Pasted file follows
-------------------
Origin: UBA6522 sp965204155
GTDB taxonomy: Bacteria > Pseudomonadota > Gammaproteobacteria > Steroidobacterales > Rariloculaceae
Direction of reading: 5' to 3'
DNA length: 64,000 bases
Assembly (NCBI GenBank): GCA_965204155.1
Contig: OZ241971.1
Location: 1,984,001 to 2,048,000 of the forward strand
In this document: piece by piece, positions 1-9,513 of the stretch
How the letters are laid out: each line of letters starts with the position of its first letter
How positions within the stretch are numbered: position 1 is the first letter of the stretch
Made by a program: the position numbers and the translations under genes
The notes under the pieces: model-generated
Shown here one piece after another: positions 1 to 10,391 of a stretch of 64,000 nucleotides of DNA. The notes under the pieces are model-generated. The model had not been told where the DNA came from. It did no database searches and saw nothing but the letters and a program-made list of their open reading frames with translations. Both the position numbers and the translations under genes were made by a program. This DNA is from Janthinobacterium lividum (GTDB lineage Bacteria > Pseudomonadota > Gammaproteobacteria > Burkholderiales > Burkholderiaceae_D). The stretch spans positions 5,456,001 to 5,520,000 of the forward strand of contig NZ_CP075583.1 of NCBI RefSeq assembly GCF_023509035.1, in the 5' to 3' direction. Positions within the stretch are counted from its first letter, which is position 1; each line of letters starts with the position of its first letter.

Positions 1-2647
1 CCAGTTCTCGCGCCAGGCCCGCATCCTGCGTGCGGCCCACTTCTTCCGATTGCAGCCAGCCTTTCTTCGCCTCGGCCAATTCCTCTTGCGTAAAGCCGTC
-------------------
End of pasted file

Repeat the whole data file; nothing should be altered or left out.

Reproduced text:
Origin: UBA6522 sp965204155
GTDB taxonomy: Bacteria > Pseudomonadota > Gammaproteobacteria > Steroidobacterales > Rariloculaceae
Direction of reading: 5' to 3'
DNA length: 64,000 bases
Assembly (NCBI GenBank): GCA_965204155.1
Contig: OZ241971.1
Location: 1,984,001 to 2,048,000 of the forward strand
In this document: piece by piece, positions 1-9,513 of the stretch
How the letters are laid out: each line of letters starts with the position of its first letter
How positions within the stretch are numbered: position 1 is the first letter of the stretch
Made by a program: the position numbers and the translations under genes
The notes under the pieces: model-generated
Shown here one piece after another: positions 1 to 10,391 of a stretch of 64,000 nucleotides of DNA. The notes under the pieces are model-generated. The model had not been told where the DNA came from. It did no database searches and saw nothing but the letters and a program-made list of their open reading frames with translations. Both the position numbers and the translations under genes were made by a program. This DNA is from Janthinobacterium lividum (GTDB lineage Bacteria > Pseudomonadota > Gammaproteobacteria > Burkholderiales > Burkholderiaceae_D). The stretch spans positions 5,456,001 to 5,520,000 of the forward strand of contig NZ_CP075583.1 of NCBI RefSeq assembly GCF_023509035.1, in the 5' to 3' direction. Positions within the stretch are counted from its first letter, which is position 1; each line of letters starts with the position of its first letter.

Positions 1-2647
1 CCAGTTCTCGCGCCAGGCCCGCATCCTGCGTGCGGCCCACTTCTTCCGATTGCAGCCAGCCTTTCTTCGCCTCGGCCAATTCCTCTTGCGTAAAGCCGTC